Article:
Efavirenz slows the progress of HIV infection. It is one of a number of medicines that you will need to take regularly.
Take one dose daily, preferably at bedtime.Efavirenz has been associated with some side-effects, most commonly a rash. Your doctor will discuss this with you before you start treatment.
|Type of medicine||A non-nucleoside reverse transcriptase inhibitor antiretroviral medicine|
|Used for||Human immunodeficiency virus (HIV) infection (in adults and in children over 3 years of age)|
|Also called||Sustiva®; there is also a combination tablet called Atripla® which contains efavirenz with two other antiretroviral medicines called tenofovir and emtricitabine|
|Available as||Capsules and tablets|
Efavirenz is an antiretroviral medicine. It is used for human immunodeficiency virus (HIV) infection. It slows the progress of HIV infection, but it is not a cure. HIV destroys cells in the body, called CD4 T cells. These cells are a type of white blood cell and are important because they are involved in protecting your body from infection. If left untreated, the HIV infection weakens your immune system so that your body cannot defend itself against bacteria, viruses and other germs. Efavirenz slows down the progress of HIV infection by reducing the amount of virus in your body. It does this by stopping the virus from copying (replicating) itself.
Efavirenz will be prescribed for you in a hospital clinic by a doctor who is a specialist. It belongs to a group of antiretroviral medicines known as non-nucleoside reverse transcriptase inhibitors. It is given alongside a number of other antiretroviral medicines, as part of a combination therapy. Taking three or more antiretroviral medicines at the same time is more effective than taking one alone. Taking a combination of different medicines also reduces the risk that the virus will become resistant to any individual medicine. It is vital to take them exactly as prescribed to maintain success and to help to prevent the virus from becoming resistant to the medicines. These medicines are usually taken for life.
Before taking efavirenz
Some medicines are not suitable for people with certain conditions, and sometimes a medicine can only be used if extra care is taken. For these reasons, before you start taking efavirenz it is important that your doctor knows:
- If you are pregnant, trying for a baby or breast-feeding.
- If you have any problems with the way your liver works, or if you have any problems with the way your kidneys work.
- If you have ever had any mental health problems.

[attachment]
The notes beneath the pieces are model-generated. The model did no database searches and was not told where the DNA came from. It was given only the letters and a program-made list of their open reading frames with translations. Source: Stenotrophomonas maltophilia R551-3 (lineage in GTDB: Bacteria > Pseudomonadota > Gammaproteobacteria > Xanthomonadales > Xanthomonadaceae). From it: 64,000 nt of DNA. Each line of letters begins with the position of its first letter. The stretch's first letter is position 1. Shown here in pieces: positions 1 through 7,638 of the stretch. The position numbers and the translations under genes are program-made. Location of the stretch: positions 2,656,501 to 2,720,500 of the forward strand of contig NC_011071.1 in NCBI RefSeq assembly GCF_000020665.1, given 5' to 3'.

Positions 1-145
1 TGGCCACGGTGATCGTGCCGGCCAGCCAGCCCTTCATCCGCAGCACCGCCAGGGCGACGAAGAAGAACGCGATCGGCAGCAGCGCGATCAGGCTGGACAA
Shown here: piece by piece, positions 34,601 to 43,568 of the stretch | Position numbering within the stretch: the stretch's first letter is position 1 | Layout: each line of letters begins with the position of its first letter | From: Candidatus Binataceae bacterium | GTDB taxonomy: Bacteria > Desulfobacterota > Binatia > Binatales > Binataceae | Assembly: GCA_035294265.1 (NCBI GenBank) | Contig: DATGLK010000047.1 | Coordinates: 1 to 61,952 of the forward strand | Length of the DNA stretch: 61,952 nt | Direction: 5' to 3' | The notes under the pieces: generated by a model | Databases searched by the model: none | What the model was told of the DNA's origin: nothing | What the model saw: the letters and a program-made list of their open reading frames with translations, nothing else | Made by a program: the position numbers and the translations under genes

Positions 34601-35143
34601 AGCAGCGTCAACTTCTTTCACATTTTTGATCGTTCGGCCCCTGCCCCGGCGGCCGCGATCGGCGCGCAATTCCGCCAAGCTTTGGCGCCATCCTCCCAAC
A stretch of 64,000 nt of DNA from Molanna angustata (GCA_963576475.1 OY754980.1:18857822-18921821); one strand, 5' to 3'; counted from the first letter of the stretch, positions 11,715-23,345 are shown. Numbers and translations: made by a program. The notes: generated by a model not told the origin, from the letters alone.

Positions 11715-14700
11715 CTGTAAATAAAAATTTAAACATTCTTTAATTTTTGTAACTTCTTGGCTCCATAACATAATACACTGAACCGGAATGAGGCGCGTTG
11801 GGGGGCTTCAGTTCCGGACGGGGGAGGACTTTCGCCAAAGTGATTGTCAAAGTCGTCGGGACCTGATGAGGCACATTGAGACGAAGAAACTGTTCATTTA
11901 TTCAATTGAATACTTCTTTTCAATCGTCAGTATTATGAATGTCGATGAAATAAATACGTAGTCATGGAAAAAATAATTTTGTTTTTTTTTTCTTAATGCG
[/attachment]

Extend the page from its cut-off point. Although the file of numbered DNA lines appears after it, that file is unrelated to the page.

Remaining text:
- If you have ever had a fit (seizure).
- If you have a rare inherited blood disorder called porphyria.
- If you are taking any other medicines. This includes any medicines which are available to buy without a prescription, as well as herbal and complementary medicines.
- If you have ever had an allergic reaction to a medicine.
How to take efavirenz
- Before you start the treatment, read the manufacturer's printed information leaflet from inside the pack. It will give you more information about efavirenz, and it will also provide you with a full list of the side-effects which you could experience from taking it.
- Take efavirenz exactly as your doctor tells you to. The usual dose for an adult is one tablet (600 mg) daily. If your child has been given capsules to take, your doctor will advise you about how many should be taken for each dose. The dose will also be printed on the label of the pack to remind you about what the doctor said.
- Efavirenz should be taken when your stomach is empty, which means taking it one hour before a meal, or waiting until two hours after you've eaten. This is because your body absorbs more efavirenz after a meal, which makes side-effects much more likely.
- Try to take efavirenz at the same time of day each day, as this will help you to remember to take efavirenz regularly. Your doctor is likely to recommend you take your doses at bedtime.
- Do not drink grapefruit juice while you are on efavirenz. This is because a chemical in grapefruit juice is thought to increase the amount of efavirenz in your bloodstream, making side-effects more likely.
- If you forget to take a dose, do not 'double-up' on the following day to make up for the missed dose. Leave out the forgotten dose from the previous day and take the dose that is due as normal.
Getting the most from your treatment
- Keep your regular appointments with your doctor so that your progress can be monitored. You will need to have regular blood tests.
- It is important that you continue to take efavirenz and your other antiretroviral treatment regularly. This will help to prevent the HIV from becoming resistant to the medicines you are taking. Even if you miss only a small number of doses, the virus can become resistant to treatment.
- If you develop an infection soon after you start the treatment, let your doctor know. As a result of taking efavirenz, your immune system may start fighting an infection which was present before you started the treatment, but which you may not have been aware of.